I haven't had much success with getting neural nets to much of anything using standard "backprop" training. I've had better success using genetic algorithms to create the neural net because you can really steer it where you want it to go, but I think NN's have been an over-hyped & under-performing approach in general...

Arkle
04-12-2002, 07:36 AM
Jaguar, I thought I read somewhere that Racecom's Analog 2.0 only did a post position analysis based on track, distance, and size of field?

If that's true, then it didn't have much chance of success to begin with.


Originally posted by Jaguar

The case against neural nets as applied to horse handicapping is best proved by RaceCom's program Analog 2.0, a huge and expensive flop.

Jaguar [/B]

wes
04-12-2002, 10:34 AM
Jag

Did Mr. Brown have the SQUARE system for handicapping or was that some one else?


wes

Jaguar
04-12-2002, 10:38 AM
Arkle, when RaceCom's Analog 2.0 appeared it was the successor to their earlier pace analysis software, but Analog 2.0 went way beyond that.

Analog 2.0 was touted as "the answer" for horse handicappers because it was produced by the men who revolutionized financial market analysis.

Joseph and David Shepard were the first computer scientists to use neural nets for the analysis of securities and other financial instruments. A book was written about them and their products were a sensation in the early and middle 90's.

While they were making a fortune selling to investment firms, they continued to issuing half-hearted handicapping programs, which evolved into Analog 2.0.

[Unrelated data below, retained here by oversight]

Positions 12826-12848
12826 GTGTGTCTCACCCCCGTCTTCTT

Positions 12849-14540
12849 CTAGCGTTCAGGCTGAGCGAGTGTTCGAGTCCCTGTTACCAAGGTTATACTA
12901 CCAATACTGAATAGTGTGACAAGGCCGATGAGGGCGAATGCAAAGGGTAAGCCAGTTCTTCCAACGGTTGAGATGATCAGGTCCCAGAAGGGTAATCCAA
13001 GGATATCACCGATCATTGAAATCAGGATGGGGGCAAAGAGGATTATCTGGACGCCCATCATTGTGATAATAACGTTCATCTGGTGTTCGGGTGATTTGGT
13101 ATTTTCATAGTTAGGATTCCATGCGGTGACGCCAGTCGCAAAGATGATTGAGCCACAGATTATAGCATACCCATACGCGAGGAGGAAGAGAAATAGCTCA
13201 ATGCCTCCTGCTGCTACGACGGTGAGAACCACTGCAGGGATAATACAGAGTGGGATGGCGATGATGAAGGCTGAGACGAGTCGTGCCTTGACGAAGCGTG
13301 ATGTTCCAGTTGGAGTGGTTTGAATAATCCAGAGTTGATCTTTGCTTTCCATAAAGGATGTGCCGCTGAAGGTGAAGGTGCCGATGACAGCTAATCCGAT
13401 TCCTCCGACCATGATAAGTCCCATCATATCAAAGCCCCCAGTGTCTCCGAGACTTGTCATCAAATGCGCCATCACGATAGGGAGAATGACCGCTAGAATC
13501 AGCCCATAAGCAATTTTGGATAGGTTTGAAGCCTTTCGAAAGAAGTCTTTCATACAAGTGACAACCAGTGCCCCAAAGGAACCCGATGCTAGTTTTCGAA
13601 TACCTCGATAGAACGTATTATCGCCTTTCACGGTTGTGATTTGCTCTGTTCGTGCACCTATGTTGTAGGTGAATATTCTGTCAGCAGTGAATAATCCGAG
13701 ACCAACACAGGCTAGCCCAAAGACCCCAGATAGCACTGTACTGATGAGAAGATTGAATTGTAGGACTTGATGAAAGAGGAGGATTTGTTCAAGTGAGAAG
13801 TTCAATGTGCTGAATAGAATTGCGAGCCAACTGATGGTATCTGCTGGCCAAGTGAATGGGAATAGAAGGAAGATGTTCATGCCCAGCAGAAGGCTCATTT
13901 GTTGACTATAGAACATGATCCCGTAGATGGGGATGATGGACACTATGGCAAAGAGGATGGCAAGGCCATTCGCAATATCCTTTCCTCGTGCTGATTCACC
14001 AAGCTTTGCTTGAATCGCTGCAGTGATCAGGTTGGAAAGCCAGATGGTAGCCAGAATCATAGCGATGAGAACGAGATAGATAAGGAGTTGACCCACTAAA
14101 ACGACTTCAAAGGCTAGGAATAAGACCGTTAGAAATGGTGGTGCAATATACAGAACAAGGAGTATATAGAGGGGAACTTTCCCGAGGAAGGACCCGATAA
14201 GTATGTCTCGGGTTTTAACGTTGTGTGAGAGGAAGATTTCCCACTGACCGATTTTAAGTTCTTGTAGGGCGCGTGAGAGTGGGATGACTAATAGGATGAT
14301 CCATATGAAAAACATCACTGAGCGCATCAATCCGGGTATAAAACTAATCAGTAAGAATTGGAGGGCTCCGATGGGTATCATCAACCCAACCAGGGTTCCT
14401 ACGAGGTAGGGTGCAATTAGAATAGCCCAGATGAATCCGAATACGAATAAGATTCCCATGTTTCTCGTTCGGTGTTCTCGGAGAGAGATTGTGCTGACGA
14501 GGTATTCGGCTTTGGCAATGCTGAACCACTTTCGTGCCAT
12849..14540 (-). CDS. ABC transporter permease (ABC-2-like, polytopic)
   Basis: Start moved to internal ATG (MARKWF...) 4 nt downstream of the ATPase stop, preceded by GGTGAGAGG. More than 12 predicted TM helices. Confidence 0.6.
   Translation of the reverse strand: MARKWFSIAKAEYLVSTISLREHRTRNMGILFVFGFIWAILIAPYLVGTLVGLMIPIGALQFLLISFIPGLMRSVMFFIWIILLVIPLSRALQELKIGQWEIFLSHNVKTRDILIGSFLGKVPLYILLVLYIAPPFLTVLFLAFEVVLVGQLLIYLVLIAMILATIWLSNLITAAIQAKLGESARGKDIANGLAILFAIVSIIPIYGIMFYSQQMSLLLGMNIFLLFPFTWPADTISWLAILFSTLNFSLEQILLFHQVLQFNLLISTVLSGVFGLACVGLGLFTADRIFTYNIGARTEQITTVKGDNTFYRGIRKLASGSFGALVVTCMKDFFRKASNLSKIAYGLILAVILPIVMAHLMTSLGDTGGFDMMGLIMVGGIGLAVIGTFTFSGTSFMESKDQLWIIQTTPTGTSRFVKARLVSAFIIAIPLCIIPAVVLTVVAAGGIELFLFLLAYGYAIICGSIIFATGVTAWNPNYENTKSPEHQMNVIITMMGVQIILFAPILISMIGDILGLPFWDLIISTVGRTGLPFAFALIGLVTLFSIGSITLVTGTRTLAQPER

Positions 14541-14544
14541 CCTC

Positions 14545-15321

The Analog 2.0 concept of pace analysis was very sophistcated and the idea of training and modeling behind it was brilliant. The Achilles heel of the product was that it used very subtle neural nets.

The end result was that one horse could not be compared to another horse at today's class and distance.

Their current program, Analog 5.0 has corrected all that and is the state-of the art handicapping program on the market. No other program comes close to it in it's predictive power.

Anyone who bought Analog 2.0 is astonished.

Jaguar

Jaguar
04-12-2002, 10:52 AM
Wes, David Brown's first handicapping method involved analyzing horses and dogs in groups or "teams"- as in PP 1-4 and 4-8- for example.

Once he had selected the best animal in each of 2 or three segments of the race, he "baseballed"or "key wheeled" those entrants in his bet, to wit: 1/234/234 and 234/1/234 etc.

He used sound principles for selecting his key animals, but his handicapping made a quantum leap of improvement when he applied Huey Mahl's thereom of measuring expended energy.

David Brown had to withdraw his excellent hand-held Sharp handicapping calculator from the market, due to a lawsuit from a jealous handicapper.

Had he lived, his superb calculator would have been, I am sure, re-issued and revised, and many handicappers would be taking it to the track and OTB today.

David's widow told me that the calculator will not be sold. Pity.

Arkle
04-12-2002, 03:54 PM
Jaguar:

According to their website, RaceCom is about to issue a new version of their handicapping program; their pricing structure is unclear - at least to me, other than that the software is expensive.

There doesn't seem to be any track record available on the website. I note that one of their conditions of sale is that there is no returns policy; you buy it, you're stuck with it.

Given the number of dabblers out there, I can understand this, but surely if anyone is thinking of buying it under these circumstances, they would have to have some form of record of past accomplishments?

Seems strange to me.

By the way, thank you for your patience in answering these queries; I'm sure they've been dealt with many times before here and elsewhere.

Regards,

Arkle




Their current program, Analog 5.0 has corrected all that and is the state-of the art handicapping program on the market. No other program comes close to it in it's predictive power.

Anyone who bought Analog 2.0 is astonished.

Jaguar [/B][/QUOTE]

Jaguar
04-13-2002, 12:04 AM